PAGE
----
Seated in our kayak with life jackets buttoned and helmets secured, we pushed off with our paddles and cast out into Scorpion Bay in search of sea caves. With me in front and Michael in back, we stroked along, focusing on finding our rhythm and balance.

ocean floor off Santa Cruz Island
But our focus quickly shifted to the overwhelming clarity of the ocean floor beneath us rich with brightly orange-colored starfish and the gently swaying sea kelp forest reaching towards the surface.

 Large jagged rocks, created by ancient lava flows, jutted out around us, The close up view of Santa Cruz Island was far more stunning than I ever imagined!

Santa Cruz Island rock formation
We followed Pat towards the entrance of our first sea cave. Before entering, he explained that the rise and fall of the current can sometimes create rough waters inside.

This is why it’s important to observe the tides’ behavior in each cave before you enter. Seemingly docile waters at one minute can suddenly turn to “stormy seas” the next. Pat then asked us to wait outside, while he went in to scope out the cave and make sure it was safe enough for us kayak-newbies.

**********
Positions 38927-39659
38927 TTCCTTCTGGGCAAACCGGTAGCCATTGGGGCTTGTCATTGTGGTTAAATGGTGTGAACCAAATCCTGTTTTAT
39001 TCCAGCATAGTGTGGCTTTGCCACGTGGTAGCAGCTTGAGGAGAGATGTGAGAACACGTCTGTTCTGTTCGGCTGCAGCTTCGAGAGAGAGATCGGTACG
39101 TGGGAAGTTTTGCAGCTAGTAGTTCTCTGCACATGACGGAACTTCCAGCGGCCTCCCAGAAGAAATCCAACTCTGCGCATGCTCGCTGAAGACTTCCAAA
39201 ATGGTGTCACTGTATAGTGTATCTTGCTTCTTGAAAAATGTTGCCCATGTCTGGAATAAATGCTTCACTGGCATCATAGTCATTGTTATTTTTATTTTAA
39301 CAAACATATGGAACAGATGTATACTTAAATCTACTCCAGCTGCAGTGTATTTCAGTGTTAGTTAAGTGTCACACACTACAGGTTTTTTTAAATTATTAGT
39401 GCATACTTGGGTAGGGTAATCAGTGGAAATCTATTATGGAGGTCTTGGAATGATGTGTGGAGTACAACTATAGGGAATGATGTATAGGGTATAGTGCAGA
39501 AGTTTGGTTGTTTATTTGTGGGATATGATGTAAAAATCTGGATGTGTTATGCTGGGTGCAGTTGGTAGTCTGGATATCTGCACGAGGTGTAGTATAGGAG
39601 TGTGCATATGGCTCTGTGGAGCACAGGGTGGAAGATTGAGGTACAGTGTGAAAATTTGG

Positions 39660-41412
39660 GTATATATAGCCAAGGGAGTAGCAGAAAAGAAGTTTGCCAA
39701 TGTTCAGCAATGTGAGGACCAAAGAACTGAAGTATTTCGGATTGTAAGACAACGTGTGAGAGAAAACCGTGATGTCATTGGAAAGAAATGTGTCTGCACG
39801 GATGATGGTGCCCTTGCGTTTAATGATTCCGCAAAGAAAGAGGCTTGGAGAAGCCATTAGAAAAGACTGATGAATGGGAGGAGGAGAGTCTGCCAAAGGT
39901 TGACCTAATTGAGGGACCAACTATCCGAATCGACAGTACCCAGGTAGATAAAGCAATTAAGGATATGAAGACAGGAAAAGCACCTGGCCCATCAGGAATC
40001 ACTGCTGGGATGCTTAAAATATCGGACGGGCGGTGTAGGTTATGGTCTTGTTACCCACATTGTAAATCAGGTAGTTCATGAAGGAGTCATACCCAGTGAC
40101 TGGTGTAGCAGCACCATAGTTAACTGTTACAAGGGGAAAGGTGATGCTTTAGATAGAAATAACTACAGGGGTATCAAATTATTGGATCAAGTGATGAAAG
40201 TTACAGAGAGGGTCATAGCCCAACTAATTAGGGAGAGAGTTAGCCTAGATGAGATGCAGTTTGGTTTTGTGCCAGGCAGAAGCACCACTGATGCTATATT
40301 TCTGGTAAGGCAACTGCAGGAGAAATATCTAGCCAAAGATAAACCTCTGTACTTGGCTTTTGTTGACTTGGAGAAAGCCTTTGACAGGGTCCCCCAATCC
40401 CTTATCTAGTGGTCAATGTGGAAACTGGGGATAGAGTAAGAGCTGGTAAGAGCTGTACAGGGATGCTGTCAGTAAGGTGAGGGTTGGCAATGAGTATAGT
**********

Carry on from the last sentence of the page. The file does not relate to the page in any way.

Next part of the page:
Gently bobbing in our kayak as we waited for a signal from Pat and still gawking at our surroundings, our peaceful moment was about to change.

kayaking at Santa Cruz Island
No longer able to stand the sight of my lopsided helmet in front of him, Michael decided to lean forward ever so slightly to correct my fashion faux-pas.

Startled by the unexpected tug at my helmet, I leaned sharply to the right, destroying the gentle balance we had achieved. Our capsizing kayak rolled us into the ocean like two humpty-dumpties one right after the other. Plop! Plop!

Suddenly and fully immersed in the biting cold of the Pacific Ocean, panic set in. I can only imagine what was going thru Pat’s mind when he returned from the sea cave and found our kayak belly-up with us nowhere in sight